Penang: Street Food & Street Art

Right from the off Penang was completely different to anywhere else we have been so far on our trip. We arrived into the airport (3 hours later than expected – thanks Air Asia!) and caught the bus into Penang’s capital, George Town. We were travelling along real roads, containing real cars, surrounded by busy looking high-rise tower blocks full of flats and offices, and huge government buildings. It all seemed a bit too upmarket…

We checked into our hostel, where they gave us maps… amazing. There appeared to be quite a bit to keep us occupied for the 3 days we had to explore the city so we set off on a stroll about to get our bearings. George Town is a lively cosmopolitan city offering what is said to be the best street food in Malaysia. Banging, if you didn’t know, I love food! We found huge food courts, with about every type of Asian cuisine imaginable, and in the evenings there were areas of the city that became bustling street food markets (known as hawkers markets) with plumes of delightfully fragrant smoke bellowing out from every other stall. The city is very multicultural and attracts tourists from all over Asia, including from other areas of Malaysia, so it was very hard to tell who was a tourist and who was a local; well apart from us and the odd group of other westerners who stood out like a sore thumb; but everyone seemed to revelling in the hustle and bustle, where you can get your fill of Nasi Goreng (fried rice dishes), Mee Goreng (noodle dishes), and lots of other things I can’t pronounce. There was even a stall where you pick a variety of skewered treats and cook them yourself fondue style.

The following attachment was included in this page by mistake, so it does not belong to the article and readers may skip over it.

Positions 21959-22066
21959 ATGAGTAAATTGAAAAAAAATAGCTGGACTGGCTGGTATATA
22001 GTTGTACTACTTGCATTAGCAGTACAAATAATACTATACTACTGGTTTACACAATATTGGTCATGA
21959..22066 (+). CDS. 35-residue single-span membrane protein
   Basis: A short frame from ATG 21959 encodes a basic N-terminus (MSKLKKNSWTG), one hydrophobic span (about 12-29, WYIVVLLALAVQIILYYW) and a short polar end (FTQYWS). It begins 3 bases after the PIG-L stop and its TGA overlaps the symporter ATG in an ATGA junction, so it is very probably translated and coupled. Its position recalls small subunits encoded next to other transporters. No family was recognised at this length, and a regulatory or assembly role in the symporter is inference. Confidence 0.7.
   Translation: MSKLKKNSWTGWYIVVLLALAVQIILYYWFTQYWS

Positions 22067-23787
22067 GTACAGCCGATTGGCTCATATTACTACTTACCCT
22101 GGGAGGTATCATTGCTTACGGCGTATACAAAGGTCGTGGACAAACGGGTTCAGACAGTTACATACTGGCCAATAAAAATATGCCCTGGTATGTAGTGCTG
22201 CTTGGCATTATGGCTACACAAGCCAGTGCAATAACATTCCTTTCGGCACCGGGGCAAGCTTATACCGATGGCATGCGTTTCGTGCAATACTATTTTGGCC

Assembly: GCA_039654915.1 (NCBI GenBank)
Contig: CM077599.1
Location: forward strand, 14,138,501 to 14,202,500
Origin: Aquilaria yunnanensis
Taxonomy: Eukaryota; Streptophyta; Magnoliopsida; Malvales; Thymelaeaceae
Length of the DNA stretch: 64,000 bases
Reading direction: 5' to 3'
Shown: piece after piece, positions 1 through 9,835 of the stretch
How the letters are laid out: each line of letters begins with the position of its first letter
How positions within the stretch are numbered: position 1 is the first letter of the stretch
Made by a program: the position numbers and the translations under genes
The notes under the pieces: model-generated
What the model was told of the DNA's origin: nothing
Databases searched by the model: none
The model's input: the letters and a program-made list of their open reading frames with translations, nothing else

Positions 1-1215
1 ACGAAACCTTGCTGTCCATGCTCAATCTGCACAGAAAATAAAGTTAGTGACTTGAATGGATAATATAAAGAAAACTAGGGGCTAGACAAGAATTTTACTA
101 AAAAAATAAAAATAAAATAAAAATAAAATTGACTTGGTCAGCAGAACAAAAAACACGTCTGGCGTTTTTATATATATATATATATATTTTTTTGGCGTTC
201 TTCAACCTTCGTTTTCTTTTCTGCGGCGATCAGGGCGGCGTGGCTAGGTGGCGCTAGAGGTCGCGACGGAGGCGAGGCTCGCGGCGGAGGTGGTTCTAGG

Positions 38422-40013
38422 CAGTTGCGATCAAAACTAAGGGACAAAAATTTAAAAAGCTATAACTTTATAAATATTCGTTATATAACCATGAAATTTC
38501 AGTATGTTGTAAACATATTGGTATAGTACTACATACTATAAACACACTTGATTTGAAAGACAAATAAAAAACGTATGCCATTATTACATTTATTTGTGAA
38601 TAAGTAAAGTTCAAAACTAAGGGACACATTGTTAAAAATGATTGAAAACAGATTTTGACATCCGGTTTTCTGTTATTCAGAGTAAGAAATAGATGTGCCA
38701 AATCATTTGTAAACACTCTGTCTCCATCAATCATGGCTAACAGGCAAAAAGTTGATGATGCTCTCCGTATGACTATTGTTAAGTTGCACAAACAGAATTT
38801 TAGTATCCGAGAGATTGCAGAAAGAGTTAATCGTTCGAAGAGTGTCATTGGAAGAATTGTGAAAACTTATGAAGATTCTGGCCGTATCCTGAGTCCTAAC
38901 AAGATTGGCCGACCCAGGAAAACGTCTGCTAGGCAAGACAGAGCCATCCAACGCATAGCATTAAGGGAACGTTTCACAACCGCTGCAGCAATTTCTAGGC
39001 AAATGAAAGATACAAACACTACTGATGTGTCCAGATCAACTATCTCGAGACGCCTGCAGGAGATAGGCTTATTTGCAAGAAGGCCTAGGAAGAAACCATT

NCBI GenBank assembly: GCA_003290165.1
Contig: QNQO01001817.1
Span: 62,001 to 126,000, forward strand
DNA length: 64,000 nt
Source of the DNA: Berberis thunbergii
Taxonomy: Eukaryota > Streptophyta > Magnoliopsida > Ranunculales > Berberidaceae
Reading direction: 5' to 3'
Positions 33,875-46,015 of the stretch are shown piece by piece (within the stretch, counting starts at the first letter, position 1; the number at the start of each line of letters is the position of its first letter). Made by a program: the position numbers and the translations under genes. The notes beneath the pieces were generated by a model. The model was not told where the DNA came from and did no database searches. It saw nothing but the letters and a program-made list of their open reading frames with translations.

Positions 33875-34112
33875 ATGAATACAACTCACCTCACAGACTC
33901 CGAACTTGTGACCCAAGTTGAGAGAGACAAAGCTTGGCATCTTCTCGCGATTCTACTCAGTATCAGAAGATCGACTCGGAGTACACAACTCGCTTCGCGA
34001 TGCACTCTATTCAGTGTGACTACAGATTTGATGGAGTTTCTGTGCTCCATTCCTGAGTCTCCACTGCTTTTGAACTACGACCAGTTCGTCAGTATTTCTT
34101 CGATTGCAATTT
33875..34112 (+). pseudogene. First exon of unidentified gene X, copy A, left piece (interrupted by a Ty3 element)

As well as having an epic array of delicious food on offer, George Town is also famous for it’s street art. There are pieces of (in some cases very entertaining) art strewn across the city, with cats appearing to be a bit of a running theme. In India there are dogs galore, and in Malaysia a shit load of cats, which love to come and ‘be your friend’ for a short amount of time, probably after something as the case is with most cats, and generally giving me a good old dose of itchy eye syndrome – fucking cats! Anyway, on one of our days we set out on an ‘art trail’ around the city to try and discover the various murals. Take a look at the photos below.

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One of the many ‘info’ murals around the city
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Sneaky cats knocking about everywhere
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One of the unique styles of 3d graffiti
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And another…